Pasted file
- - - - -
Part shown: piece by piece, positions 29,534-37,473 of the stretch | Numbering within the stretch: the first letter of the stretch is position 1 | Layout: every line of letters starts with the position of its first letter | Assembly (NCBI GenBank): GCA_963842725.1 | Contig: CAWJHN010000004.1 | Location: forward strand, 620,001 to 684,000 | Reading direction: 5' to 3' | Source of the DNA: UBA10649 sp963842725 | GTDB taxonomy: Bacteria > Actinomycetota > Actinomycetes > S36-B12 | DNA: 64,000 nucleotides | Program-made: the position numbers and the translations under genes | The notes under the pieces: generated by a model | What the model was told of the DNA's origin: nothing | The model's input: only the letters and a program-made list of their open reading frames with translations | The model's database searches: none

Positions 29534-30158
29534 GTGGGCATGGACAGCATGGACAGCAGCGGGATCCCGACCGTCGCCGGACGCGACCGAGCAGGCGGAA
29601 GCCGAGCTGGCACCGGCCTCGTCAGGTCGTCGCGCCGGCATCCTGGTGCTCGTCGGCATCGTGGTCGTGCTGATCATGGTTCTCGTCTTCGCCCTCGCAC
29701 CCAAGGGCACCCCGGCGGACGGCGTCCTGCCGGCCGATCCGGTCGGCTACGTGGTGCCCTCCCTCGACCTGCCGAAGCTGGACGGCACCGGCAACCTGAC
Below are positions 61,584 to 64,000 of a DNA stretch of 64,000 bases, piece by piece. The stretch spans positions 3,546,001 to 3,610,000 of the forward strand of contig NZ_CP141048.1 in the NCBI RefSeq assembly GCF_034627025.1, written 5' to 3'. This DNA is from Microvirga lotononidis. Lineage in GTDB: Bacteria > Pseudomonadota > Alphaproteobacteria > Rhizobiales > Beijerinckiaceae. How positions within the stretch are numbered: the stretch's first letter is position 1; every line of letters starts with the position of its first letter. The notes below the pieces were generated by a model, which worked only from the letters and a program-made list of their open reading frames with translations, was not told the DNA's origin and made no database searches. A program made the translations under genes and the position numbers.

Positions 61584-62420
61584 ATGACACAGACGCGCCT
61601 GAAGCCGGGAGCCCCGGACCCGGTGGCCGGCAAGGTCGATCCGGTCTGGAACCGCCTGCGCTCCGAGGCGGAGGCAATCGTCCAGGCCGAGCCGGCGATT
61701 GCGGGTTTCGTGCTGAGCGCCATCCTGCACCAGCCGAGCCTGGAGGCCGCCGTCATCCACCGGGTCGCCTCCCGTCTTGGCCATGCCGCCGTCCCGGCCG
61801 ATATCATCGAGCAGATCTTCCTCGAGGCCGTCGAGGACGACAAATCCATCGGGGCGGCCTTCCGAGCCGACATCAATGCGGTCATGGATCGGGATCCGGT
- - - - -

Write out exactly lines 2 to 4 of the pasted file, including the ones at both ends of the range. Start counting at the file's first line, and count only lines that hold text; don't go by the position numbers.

Positions 29534-30158
29534 GTGGGCATGGACAGCATGGACAGCAGCGGGATCCCGACCGTCGCCGGACGCGACCGAGCAGGCGGAA
29601 GCCGAGCTGGCACCGGCCTCGTCAGGTCGTCGCGCCGGCATCCTGGTGCTCGTCGGCATCGTGGTCGTGCTGATCATGGTTCTCGTCTTCGCCCTCGCAC